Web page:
uname -r will give you kernel version

  • Move the current incomplete kernel source tree to 2.x.x.old:
mv /usr/src/2.x.x /usr/src/2.x.x.old
  • Uncompress and unpack your source code in /usr/src:
mv /path/to/linux-2.x.x.tar.bz2 /usr/src
cd /usr/src
tar --bzip2 -xvf linux-2.x.x.tar.bz2
  • Copy the old include directory and .config file into new source tree:
cp -rp linux-2.x.x.old/include/ linux-2.x.x/include/
cp linux-2.x.x.old/.config linux-2.x.x/.config
  • Go to a non-graphical session
    • Use Control-Alt-F5 (or whatever F key you want)
    • Login as root
    • Go to runlevel 3
init 3
  • Run NVIDIA installer
sh /path/to/NVIDIA-Linux-x86-1.0-5336-pkg0.run

You will be asked to accept their license, then hit OK a couple times on informational screens, the driver will then be built and installed

  • Edit XFree86Config file
    • Use the editor of choice to open /etc/X11/XFree86Config and go to the Device section
    • Change your driver from current (probably nv or vesa) to nvidia:
      • Driver "nv" to Driver "nvidia"
    • Uncomment the glx load line
      • #Load "glx" to Load "glx"
    • Comment or delete the Chipset line if exists
  • Edit modules loaded on boot
    • Open /etc/rc.conf in editor
    • Add nvidia to modules section
MODULES=(... some modules ... nvidia)
  • Reboot the machine and enjoy 3D acceleration...and a tainted kernel :)

How to disable NVIDIA Graphics Logo on startup

  • Edit XOrgConfig file
    • Go to the Device section
    • Add the "NoLogo" Option
Option "NoLogo" "true"

Using TV-out on your NVIDIA card

Good article on the subject can be found from:


Example: Clone of desktop to TV (CRT).

In this example we have connected the TV-OUT of the video card to the S-Video IN of our TV (CRT solution). "PAL-B" is seen below as this is the standard for Australia. (See the above link for other regions).

Use nano or vim to open /etc/X11/xorg.conf file, scroll down until you find the "Device" section.

It will be something like:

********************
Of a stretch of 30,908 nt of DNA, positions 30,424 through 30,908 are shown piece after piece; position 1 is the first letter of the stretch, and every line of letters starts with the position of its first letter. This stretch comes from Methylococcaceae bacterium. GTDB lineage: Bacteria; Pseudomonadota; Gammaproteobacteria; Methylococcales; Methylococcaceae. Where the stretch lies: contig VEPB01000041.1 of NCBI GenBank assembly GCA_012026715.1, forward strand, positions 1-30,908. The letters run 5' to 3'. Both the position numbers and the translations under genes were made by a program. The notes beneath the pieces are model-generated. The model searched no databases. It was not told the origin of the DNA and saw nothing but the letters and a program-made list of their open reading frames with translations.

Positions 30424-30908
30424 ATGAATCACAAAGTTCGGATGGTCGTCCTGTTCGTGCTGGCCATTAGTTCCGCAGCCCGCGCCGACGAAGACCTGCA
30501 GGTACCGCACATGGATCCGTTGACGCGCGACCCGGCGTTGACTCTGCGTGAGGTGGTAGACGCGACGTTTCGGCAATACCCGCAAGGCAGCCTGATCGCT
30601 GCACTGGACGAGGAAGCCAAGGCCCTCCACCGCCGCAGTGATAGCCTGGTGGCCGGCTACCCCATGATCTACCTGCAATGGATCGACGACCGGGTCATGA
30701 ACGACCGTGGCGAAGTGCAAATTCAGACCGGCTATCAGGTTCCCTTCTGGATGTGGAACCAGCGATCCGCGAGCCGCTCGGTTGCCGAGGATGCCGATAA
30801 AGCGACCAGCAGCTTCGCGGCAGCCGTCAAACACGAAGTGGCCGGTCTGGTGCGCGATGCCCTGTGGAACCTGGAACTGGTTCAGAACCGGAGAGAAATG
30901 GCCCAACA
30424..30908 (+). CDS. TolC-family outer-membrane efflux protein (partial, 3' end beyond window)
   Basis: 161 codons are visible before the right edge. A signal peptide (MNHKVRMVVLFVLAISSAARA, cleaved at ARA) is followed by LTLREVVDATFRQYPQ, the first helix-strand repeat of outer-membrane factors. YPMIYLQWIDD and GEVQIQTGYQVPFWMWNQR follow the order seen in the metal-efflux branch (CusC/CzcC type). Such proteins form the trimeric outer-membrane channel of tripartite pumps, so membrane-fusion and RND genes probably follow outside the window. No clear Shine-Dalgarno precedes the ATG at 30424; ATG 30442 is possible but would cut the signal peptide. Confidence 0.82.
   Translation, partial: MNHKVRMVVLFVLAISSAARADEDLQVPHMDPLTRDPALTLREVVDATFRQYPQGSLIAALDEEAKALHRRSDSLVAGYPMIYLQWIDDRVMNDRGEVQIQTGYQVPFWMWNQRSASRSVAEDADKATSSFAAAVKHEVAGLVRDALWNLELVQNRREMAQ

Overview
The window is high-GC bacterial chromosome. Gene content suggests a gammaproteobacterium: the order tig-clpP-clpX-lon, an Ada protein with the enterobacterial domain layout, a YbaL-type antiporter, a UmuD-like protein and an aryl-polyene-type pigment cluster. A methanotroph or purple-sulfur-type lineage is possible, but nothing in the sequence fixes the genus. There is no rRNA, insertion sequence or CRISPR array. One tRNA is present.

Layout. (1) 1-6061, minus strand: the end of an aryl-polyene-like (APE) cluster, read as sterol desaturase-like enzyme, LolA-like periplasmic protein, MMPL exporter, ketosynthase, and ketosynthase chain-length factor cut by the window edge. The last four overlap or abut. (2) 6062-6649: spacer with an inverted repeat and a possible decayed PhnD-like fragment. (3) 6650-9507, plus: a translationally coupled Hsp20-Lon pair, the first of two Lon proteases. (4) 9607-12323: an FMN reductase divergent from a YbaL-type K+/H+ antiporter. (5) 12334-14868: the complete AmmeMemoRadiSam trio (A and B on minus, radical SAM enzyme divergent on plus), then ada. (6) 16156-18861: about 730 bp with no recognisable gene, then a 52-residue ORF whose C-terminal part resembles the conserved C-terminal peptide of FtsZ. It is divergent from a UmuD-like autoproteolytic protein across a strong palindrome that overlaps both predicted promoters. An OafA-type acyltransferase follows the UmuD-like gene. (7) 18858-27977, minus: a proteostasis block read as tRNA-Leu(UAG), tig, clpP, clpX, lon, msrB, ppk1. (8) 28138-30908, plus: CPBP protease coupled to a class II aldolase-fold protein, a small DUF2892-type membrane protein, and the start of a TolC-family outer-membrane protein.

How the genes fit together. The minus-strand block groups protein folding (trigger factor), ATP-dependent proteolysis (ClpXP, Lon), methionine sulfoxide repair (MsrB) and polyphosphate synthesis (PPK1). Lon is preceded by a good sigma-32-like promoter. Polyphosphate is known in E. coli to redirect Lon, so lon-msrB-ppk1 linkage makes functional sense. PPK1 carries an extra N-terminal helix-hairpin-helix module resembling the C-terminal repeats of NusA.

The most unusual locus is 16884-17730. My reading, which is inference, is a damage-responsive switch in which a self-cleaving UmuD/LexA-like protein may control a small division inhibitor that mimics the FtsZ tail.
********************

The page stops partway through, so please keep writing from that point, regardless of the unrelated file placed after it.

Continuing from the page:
Section "Device"
       Identifier   "Card0"
       Driver       "nvidia"
       VendorName   "ALL"
       BoardName    "ALL"

Add the following:

   Option "TwinView"                  "true"
   Option "SecondMonitorHorizSync"    "30-50"
   Option "SecondMonitorVertRefresh"  "60"
   Option "TwinViewOrientation"       "Clone"
   Option "TVOutFormat"               "SVIDEO"
   Option "TVStandard"                "PAL-B"

So it becomes:

   Section "Device"
       Identifier   "Card0"
       Driver       "nvidia"
       VendorName   "ALL"
       BoardName    "ALL"
       Option       "TwinView"                  "true"
       Option       "SecondMonitorHorizSync"    "30-50"
       Option       "SecondMonitorVertRefresh"  "60"
       Option       "TwinViewOrientation"       "Clone"
       Option       "TVOutFormat"               "SVIDEO"
       Option       "TVStandard"                "PAL-B"

Save changes and restart xorg. (Ctrl-Alt-Backspace)

This approach has been confirmed to work with Geforce2 MX400 (with Conexant TV-encoder chip), Geforce 5900XT, Geforce 7300GT, and Geforce 7600GS. (The last three have onboard TV-encoders on the GPU.)

SPECIAL NOTE: There is a problem with this approach. The TV-Out will suffer from slight "tearing" when viewing videos on TV-Out. The amount of tearing will vary from one setup to another, and on the video being watched. This is because the "Overlay" only works on one display, "screen 0". (Overlay stops the tearing). This could be a limitation of X. Its suggested that one should modify xorg.conf such that the TV-Out is "screen 0". (The result is that the computer monitor will then suffer from tearing instead of TV-Out.)

Another option is to complete do away with the computer monitor and use the TV for the display. This can be done by adding:

   Option       "ConnectedMonitor"   "TV"

However, this approach may cause inconvenience under some situations.

Why is the refresh rate not reported correctly by utilities that use the XRandR X extension (e.g., the GNOME "Screen Resolution Preferences" panel, `xrandr -q`, etc)?

The XRandR X extension is not presently aware of multiple display devices on a single X screen; it only sees the MetaMode bounding box, which may contain one or more actual modes. This means that if multiple MetaModes have the same bounding box, XRandR will not be able to distinguish between them.

In order to support DynamicTwinView, the NVIDIA X driver must make each MetaMode appear to be unique to XRandR. Presently, the NVIDIA X driver accomplishes this by using the refresh rate as a unique identifier.

You can use `nvidia-settings -q RefreshRate` to query the actual refresh rate on each display device.

The XRandR extension is currently being redesigned by the X.Org community, so the refresh rate workaround may be removed at some point in the future.

This workaround can also be disabled by setting the "DynamicTwinView" X configuration option to FALSE, which will disable NV-CONTROL support for manipulating MetaModes, but will cause the XRandR and XF86VidMode visible refresh rate to be accurate.